MLB 2011: Ranking the Starting Rotations

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MLB 2011: Ranking the Starting Rotations
Eric Miller/Getty Images

Here's how I rank them. I used the starting rotations indicated by each team's depth chart on In some cases I didn't include a guy listed there (because I didn't think he'd pitch enough to have an impact) or included a guy not listed there (because I thought he'd pitch enough to have an impact).

The rotations are ranked with rough projections for each pitcher. The projections are my own, and if you disagree profoundly with any of them, don't hesitate to state your case. They are generally based on a look at previous MLB performances, how I think their career arc is going, whether I thought they overachieved or underachieved previously and in the case of younger guys, minor league stats.

It also helped to watch some of the clips available on, so I could see what some of the guys I was less familiar with can do.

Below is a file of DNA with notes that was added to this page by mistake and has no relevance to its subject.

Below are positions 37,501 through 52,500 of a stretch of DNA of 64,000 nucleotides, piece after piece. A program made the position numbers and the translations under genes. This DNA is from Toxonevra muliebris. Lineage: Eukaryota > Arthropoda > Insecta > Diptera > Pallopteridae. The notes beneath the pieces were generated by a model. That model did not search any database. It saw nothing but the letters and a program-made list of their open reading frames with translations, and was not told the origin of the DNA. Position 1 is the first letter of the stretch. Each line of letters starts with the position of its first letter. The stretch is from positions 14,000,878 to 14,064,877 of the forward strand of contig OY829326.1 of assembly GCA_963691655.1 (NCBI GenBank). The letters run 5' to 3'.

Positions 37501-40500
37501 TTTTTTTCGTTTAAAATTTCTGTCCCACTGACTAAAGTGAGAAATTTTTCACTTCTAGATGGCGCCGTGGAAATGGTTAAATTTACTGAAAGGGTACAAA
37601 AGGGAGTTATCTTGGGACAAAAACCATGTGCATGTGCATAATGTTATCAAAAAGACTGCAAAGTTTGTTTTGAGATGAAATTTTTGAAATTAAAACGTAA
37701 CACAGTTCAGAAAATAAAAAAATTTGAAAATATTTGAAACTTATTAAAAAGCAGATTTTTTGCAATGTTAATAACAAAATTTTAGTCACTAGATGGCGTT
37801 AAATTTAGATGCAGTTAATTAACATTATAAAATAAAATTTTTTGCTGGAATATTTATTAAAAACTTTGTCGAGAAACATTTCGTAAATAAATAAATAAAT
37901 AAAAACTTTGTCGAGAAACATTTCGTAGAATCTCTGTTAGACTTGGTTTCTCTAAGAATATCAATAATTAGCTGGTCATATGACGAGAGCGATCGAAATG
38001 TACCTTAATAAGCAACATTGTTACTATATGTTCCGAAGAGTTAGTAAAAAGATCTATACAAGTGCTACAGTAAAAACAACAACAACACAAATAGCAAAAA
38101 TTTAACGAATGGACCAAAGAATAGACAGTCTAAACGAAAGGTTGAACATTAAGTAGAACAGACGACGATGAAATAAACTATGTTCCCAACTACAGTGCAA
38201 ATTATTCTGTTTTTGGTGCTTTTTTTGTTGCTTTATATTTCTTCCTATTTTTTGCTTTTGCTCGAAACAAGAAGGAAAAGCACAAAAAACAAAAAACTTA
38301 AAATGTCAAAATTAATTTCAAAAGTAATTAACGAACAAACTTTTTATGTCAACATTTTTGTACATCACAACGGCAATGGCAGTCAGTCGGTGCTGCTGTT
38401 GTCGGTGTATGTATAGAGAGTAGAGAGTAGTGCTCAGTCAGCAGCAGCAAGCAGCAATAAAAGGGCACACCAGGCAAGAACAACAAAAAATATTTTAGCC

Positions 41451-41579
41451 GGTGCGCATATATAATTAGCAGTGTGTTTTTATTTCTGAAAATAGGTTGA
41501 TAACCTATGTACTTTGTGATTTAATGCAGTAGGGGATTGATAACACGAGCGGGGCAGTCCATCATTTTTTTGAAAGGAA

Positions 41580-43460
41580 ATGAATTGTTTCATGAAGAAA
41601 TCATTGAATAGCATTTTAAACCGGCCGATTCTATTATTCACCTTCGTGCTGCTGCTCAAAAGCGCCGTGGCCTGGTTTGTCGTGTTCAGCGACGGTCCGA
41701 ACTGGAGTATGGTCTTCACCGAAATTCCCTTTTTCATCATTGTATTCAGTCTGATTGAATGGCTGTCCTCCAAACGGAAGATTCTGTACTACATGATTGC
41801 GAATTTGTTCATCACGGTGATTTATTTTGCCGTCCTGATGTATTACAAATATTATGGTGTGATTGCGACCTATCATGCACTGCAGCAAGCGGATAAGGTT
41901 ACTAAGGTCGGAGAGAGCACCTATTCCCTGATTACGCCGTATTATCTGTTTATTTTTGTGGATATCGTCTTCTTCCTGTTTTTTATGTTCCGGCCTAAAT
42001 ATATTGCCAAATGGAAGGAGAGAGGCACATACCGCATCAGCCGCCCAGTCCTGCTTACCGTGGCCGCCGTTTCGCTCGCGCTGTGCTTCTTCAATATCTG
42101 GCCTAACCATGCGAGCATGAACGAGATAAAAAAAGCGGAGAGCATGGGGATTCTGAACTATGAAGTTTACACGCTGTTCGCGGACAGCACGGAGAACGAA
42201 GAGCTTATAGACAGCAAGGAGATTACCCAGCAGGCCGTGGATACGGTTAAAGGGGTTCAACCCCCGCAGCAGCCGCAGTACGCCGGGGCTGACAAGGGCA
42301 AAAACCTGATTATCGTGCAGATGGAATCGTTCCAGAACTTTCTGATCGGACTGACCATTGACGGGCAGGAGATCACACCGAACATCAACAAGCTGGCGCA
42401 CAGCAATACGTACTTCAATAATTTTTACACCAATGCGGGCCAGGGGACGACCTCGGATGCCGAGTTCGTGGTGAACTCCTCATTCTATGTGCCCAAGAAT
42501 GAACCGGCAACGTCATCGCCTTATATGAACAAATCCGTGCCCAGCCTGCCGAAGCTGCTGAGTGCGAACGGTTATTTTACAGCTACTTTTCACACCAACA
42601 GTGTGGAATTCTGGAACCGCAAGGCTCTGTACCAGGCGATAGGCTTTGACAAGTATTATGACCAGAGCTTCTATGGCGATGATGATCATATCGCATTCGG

Some rotations have more than five guys. Some teams are using their springs to have guys compete for a rotation spot. Of course, there is always the possibility—or likelihood—of injury, so more than five pitchers will invariably collect at least a few starts on a given team.

In the projections, I give the expected W-L record, ERA, K/BB totals and innings pitched. Obviously, I don’t expect these all to be 100 percent correct. In fact, I expect to be ridiculously far off on occasion. Weird things happen. Someone will profoundly overachieve. Someone will get hurt. Someone will have just been badly misjudged. It happens.

Note that in my innings pitched projections, I didn’t bother with thirds of an inning. For my purposes, 200 innings, 200.1 innings and 200.2 innings are the same thing.

So, here we go. Starting with the worst...

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